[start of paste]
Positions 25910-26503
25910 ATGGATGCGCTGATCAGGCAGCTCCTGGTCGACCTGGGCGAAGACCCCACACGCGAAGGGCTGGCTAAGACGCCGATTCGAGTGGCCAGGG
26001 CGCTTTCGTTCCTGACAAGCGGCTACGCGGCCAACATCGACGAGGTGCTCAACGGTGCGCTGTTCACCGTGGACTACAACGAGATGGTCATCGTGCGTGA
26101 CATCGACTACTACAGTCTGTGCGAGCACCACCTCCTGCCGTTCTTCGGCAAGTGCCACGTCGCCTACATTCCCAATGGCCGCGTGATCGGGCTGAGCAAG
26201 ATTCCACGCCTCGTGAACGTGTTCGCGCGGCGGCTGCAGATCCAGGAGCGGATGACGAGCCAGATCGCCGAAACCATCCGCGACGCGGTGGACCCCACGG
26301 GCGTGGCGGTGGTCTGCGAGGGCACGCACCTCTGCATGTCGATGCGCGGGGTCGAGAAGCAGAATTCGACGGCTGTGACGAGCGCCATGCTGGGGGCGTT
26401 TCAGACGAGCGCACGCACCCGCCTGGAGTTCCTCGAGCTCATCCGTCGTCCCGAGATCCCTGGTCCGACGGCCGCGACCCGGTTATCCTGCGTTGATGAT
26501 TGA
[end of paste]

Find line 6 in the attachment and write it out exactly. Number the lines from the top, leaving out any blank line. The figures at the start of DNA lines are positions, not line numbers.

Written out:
26301 GCGTGGCGGTGGTCTGCGAGGGCACGCACCTCTGCATGTCGATGCGCGGGGTCGAGAAGCAGAATTCGACGGCTGTGACGAGCGCCATGCTGGGGGCGTT